3 Ways Hackers Try to Steal Your Organization’s Privileged Credentials

A whopping 80% of security breaches involve privileged credentials, according to The Forrester Wave: Privileged Identity Management, Q3 2016.

 Let’s look at the three most dangerous:

Social engineering. Hackers know people – and systems – will trust someone with the right information. Attackers scan your organization, personal websites and social media accounts to learn about your organization’s hierarchy and terminology and even speech patterns and nicknames of executives. 

Defense: Set guidelines about what’s safe to share and encourage employees – especially high-level ones – to lock down their social media accounts. The world doesn’t need to know that your first pet’s name and street you grew up on is your movie star name – and yet hackers do! Now they have two likely answers to those security questions you use for password recovery. D’Oh!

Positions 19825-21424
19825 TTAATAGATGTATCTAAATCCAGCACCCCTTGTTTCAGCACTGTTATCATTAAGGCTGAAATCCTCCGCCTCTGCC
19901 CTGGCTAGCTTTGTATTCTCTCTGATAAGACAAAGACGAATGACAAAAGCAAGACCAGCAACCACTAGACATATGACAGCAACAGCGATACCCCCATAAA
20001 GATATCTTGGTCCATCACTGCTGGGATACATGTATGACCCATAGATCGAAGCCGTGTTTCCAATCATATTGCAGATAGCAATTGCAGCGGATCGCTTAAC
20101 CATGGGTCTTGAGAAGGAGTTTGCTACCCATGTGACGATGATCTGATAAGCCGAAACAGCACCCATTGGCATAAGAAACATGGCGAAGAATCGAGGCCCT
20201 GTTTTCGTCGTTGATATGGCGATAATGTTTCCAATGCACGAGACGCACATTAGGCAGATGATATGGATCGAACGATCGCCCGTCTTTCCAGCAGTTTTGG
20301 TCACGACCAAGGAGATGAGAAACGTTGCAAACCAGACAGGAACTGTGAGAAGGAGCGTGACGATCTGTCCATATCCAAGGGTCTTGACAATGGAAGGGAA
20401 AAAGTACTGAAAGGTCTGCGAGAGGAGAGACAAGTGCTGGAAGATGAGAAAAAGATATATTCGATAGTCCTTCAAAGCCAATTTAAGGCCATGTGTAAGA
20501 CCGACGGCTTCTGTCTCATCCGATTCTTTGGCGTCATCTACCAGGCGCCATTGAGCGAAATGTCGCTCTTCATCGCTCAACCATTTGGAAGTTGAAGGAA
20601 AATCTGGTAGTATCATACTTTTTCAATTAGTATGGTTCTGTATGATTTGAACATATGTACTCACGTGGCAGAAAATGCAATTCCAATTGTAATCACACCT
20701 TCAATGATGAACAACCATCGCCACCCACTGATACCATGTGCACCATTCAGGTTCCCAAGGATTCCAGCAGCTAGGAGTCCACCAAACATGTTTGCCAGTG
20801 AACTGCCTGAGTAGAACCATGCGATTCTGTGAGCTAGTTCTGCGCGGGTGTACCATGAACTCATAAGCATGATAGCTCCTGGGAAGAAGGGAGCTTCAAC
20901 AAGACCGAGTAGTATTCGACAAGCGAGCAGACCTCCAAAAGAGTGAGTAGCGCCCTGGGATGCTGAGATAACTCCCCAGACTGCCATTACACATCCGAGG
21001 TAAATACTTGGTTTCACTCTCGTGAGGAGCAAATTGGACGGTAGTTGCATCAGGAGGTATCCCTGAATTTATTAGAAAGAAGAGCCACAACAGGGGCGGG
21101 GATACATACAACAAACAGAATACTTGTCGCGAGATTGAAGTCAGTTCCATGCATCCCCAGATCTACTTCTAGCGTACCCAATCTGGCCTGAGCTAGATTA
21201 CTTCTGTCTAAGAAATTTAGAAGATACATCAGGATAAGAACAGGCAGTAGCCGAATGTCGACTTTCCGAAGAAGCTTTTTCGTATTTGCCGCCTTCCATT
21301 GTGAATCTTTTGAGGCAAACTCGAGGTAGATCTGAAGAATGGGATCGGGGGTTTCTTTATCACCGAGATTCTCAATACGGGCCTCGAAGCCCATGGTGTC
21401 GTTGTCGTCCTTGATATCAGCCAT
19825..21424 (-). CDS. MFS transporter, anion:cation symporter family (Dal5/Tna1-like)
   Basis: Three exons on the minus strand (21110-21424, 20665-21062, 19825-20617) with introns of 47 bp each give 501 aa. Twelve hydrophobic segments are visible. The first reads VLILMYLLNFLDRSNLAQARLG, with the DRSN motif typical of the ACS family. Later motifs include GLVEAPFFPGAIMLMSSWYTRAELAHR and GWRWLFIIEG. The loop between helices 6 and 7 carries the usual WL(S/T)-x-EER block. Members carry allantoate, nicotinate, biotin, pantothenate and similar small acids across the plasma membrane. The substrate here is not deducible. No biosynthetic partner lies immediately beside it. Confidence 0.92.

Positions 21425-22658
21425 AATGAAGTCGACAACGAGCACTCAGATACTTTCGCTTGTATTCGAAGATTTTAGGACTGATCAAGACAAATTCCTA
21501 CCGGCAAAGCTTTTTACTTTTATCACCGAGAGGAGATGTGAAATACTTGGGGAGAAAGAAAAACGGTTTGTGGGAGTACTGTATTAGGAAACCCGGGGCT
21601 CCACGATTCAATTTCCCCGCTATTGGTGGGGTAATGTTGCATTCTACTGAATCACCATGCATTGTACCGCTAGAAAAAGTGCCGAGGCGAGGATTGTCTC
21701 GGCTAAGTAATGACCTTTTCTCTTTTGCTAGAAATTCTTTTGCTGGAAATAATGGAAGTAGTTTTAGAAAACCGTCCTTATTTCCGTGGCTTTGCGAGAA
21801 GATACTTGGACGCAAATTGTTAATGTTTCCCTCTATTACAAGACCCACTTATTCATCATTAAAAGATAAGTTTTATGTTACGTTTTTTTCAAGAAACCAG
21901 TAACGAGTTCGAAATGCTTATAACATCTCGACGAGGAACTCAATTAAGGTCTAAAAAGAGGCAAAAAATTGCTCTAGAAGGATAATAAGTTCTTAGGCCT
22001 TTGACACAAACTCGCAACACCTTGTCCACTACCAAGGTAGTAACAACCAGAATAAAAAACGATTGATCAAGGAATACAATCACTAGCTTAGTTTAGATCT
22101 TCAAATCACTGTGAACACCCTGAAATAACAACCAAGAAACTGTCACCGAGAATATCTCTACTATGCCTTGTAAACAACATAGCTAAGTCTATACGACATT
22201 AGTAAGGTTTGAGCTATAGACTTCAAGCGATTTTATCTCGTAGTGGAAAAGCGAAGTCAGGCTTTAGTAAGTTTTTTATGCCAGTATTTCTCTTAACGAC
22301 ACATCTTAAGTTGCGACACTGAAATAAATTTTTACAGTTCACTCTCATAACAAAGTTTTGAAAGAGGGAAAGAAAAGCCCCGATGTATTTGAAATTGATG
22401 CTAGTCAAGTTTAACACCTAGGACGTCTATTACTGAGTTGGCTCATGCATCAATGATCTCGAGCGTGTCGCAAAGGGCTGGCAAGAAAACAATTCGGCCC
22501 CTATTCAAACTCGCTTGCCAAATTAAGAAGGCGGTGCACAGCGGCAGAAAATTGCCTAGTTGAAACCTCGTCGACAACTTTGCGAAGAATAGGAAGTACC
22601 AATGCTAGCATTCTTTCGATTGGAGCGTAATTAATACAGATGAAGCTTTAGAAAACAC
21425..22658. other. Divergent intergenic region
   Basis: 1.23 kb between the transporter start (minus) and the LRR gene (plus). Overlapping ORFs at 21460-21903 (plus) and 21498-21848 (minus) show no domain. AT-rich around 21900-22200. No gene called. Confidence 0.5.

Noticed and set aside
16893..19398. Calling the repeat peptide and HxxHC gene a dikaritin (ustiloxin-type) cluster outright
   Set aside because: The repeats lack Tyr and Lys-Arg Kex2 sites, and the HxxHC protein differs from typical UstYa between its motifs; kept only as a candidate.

Spoofed email. Sophisticated cybercriminals create emails that look like they’re from a trusted sender by using URLs that are a letter or two off, or that contain special characters or spacing to resemble the correct information at a glance. After they gain our trust this way, attackers ask for our login information – and we give it!

Defense: Train employees to look for telltale signs of a spoofed email, and teach them tactics to avoid falling for them. Strengthen your defenses with a technology solution that deep-scans inbound emails for header anomalies, similar domains, and other “tells” that may be overlooked by even the most eagle-eyed human.

Password cracking. Even if you’re using hash passwords, credentials may be at risk. Low-level hashing can be easier to decode – and once hackers have figured out your hashing algorithm, they unleash “dictionary attacks” to test-drive words and known passwords from previous breaches until they find the right inputs.

Defense: Buttress high-level hashing with additional protections, like “salting”, which adds random characters to the stored hashes. Fortify this defense by requiring complicated passwords and two-factor authentication.

 

 

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